For my part, I would prefer the retailers simply set limits on purchases. At my grocery store they have a sign by the eggs stating “limit 1 per customer”. This also reduces purchases per person and actually makes it somewhat possible for poor people to get necessary supplies.

      Buying in bulk is basically just a cash giveaway to the people who need it the least. Poor people can’t afford to buy in bulk in many situations, and raising the price is just another way of reducing their ability to buy necessities. Which is not a great move in a crisis situation, historically this tends to escalate crisis situations very quickly.

      • David:

        It can increase supply by making it profitable to create more of something in a way that’s less efficient than it normally might be, like the post mentioned about distilleries and hand sanitizer.

        • Daystar:

          The post stated that distillers are making hand sanitizer and giving them out for free, it goes on to state that they cannot afford to do so for long. As such, I don’t think the post says anything about raised prices increasing supply.

          Additionally, the post states that increased prices will reduce demand, thereby making the question of profitability increases dubious at best.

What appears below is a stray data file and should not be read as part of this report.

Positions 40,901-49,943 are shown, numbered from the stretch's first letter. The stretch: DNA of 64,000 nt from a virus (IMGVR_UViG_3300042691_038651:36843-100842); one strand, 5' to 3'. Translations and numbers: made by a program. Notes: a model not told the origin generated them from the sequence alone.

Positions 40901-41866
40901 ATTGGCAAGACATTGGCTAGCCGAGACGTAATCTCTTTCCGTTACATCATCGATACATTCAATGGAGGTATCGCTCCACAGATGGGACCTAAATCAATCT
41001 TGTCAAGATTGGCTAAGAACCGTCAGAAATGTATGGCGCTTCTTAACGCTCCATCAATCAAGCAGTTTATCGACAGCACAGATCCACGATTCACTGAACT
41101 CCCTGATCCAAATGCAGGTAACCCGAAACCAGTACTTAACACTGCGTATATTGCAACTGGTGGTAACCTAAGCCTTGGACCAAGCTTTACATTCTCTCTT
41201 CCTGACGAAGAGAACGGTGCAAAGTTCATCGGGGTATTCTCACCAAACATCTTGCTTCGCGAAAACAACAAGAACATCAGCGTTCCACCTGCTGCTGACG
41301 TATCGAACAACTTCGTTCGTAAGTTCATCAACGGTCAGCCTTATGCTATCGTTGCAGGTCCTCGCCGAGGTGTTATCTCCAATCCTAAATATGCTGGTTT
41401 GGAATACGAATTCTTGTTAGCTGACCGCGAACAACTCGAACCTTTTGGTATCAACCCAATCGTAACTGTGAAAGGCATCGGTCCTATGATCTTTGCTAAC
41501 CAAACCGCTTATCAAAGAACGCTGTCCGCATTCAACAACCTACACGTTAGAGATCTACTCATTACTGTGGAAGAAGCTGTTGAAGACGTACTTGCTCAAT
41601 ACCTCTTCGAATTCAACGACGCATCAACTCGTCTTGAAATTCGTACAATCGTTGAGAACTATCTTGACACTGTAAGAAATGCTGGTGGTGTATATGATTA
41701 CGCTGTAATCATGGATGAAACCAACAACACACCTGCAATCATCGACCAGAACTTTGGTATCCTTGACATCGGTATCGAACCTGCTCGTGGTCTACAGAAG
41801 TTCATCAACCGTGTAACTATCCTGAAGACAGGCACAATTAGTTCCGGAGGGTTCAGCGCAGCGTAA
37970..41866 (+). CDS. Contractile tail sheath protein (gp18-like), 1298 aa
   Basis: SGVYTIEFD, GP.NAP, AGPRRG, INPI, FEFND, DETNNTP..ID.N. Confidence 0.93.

• If they could sell the hand sanitizer for an amount that would let them replenish their materials and pay their workers, they could keep doing it as long as the price stayed high. That’s the point.

  3. There’s a saying to the effect of “any theory based on ‘if X, people will Y’ is wrong,” which I think is relevant here. And another saying along the lines of “the market can stay irrational longer than you can stay dehydrated/hungry/outside/etc.”

    Which is to say, panic buying isn’t rational to begin with, nor driven by rational thought processes. So why expect the precepts of the homo economicus model to hold when deriving conclusions about how to manage it? Maybe shops increase prices, and instead of joe average playing arbitrage some rich person is getting richer instead, and now not even joe has hand sanitiser. Or maybe the mob show up and break their windows/kneecaps and take all the stock at, ah, a discount. Or maybe the first panic buyer just throws it all on a credit card (hey, who’s gonna claim the debt if the world ends?). Or…

    The supply side argument seems weak too. Capitalism is not in the habit of keeping mothballed production capacity on hand for a crisis, and the garage-hack solutions scale horrendously when supply lines are strained. How do you propose sending the toilet paper you sell on ebay? To put it in mathematical terms, a graph with n vertices connected to each other has a lot more edges than one with n+1 vertices all connected to the central point.